How to Build a Mousetrap Car

Things You\’ll Need

  • Mousetraps

  • Toy car wheels

  • Nails

  • Hammer

  • Straight edge

  • Tongue depressors or Popsicle sticks

  • Wood glue

  • Clothespins or clamps

  • Scrap wood blocks (1 inch x 1 inch x 1/4 inch)

  • Power drill and assorted bits

  • Wood dowel

  • Handsaw

  • Utility knife

  • Milk jug lids

  • CDs or plastic CD toppers

  • Rubber bands

  • Hot glue and glue gun

  • Fishing line

  • Pliers

... Mousetrap race car Image Credit: Megan Andersen

Making a mousetrap car is a fun way to experiment with materials around the house while learning about physics.

Video of the Day

Step 1

... Making pilot holes for the nails. Image Credit: Megan Andersen

Use a nail to press a hole in each side of the mousetrap. (These holes act as guides and help keep the wood from splitting.) Nail the toy wheels to the sides of the mousetrap at the front of the trap. Leave a little space between the trap and the wheel when you hammer in the nail, so the wheels can rotate freely.

Step 2

... Center drilled holes Image Credit: Megan Andersen

Draw two Xs on the 1-inch wood blocks, using a pencil and straight edge. At the intersection of each X, drill a hole slightly larger than the wood dowel.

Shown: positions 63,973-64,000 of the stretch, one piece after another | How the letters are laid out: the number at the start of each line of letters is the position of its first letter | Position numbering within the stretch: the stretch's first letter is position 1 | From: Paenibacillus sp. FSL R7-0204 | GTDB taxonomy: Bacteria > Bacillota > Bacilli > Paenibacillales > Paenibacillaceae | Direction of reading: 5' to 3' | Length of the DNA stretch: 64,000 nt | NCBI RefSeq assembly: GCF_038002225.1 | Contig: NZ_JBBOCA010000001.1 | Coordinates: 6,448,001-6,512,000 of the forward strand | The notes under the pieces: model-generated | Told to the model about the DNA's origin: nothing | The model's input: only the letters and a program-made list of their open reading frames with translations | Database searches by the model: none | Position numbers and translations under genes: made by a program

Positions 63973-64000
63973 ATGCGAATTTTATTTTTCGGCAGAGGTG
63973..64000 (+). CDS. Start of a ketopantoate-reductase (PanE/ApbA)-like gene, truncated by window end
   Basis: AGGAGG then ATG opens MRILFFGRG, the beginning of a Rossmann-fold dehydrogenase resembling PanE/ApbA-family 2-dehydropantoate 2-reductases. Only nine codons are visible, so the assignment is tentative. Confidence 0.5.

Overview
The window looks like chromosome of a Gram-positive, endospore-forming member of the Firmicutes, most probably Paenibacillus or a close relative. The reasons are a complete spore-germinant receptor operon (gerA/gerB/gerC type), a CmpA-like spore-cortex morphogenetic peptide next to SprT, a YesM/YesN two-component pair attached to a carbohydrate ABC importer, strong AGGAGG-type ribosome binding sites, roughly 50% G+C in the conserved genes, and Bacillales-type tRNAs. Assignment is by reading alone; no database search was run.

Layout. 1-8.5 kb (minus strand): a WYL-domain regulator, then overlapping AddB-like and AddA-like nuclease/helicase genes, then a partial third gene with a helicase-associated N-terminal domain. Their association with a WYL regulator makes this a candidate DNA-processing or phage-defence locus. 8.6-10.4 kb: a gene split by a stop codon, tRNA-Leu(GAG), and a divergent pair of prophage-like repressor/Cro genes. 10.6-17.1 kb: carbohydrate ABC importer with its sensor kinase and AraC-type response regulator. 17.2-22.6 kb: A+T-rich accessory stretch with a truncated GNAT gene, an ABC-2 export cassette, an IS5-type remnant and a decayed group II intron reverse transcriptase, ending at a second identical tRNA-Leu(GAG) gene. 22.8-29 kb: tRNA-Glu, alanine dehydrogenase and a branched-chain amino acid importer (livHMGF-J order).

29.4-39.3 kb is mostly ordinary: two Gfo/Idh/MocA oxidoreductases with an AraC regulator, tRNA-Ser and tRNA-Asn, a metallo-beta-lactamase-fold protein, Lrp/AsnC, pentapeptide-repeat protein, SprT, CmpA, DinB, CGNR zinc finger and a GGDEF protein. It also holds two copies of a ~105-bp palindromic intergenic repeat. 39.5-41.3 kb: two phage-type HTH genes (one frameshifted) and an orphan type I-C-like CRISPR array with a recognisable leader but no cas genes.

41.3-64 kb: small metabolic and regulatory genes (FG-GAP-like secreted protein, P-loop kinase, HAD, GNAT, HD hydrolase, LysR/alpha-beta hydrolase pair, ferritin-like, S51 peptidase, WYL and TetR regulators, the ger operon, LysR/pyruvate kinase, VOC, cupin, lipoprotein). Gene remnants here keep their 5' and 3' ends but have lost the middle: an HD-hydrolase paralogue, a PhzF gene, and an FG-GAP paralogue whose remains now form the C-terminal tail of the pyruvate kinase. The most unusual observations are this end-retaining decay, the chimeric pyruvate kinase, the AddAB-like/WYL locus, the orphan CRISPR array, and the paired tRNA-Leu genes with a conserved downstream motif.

Step 3

... Let the wood glue dry completely. Image Credit: Megan Andersen

Glue two Popsicle sticks to the bottom of the mousetrap, aligned with the sides of the mousetrap and extending from the end opposite the wheels. Glue the wood blocks on top of the Popsicle sticks. Hold the Popsicle sticks in place while they dry, using either clamps or clothespins. Allow the glue to cure completely (about 6 hours).

Step 4

... Carving the dowel. Image Credit: Megan Andersen

Cut a length of wood dowel about 3 inches longer than the width of the mousetrap. Carve a small notch in the center of the dowel.

Step 5

... Create the back wheels. Image Credit: Megan Andersen

Slide the wood dowel through the holes in the wood blocks. Drill a hole in the center of the milk jug lids, then slip the CD toppers and milk jug lids onto the dowel. Wrap rubber bands around the dowels to secure the assembly.

Step 6

... Hot glue the rubber bands in place. Image Credit: Megan Andersen

Apply a generous amount of hot glue inside the milk jug lid and around the rubber band. This will secure the "wheel" to the "axle." Be careful not to glue the CD topper to the wood blocks. You want these "back wheels" to spin freely.

Step 7

... View of the axle. Image Credit: Megan Andersen

Check to make sure both wheels spin freely. Pry away any stray glue, if necessary. Cut a piece of fishing line about 6 inches long and tie one end to the metal bar of the mousetrap.

Step 8

... Set the trap and watch the car roll. Image Credit: Megan Andersen

Pull the trap bar back toward the back wheels, and wrap the fishing line around the center of the axle and the notch. Gently place the car on a hardwood or linoleum floor, and release your hand from the trap. The car should propel forward and roll for several feet.


Using CD toppers is a way to reduce the friction between the wheel and floor. Friction will cause the car to slow down quickly, and therefore travel a shorter distance.


Be very careful when working with the mousetrap. If you look away from what you are doing during this project, you could snap your finger in the mousetrap.

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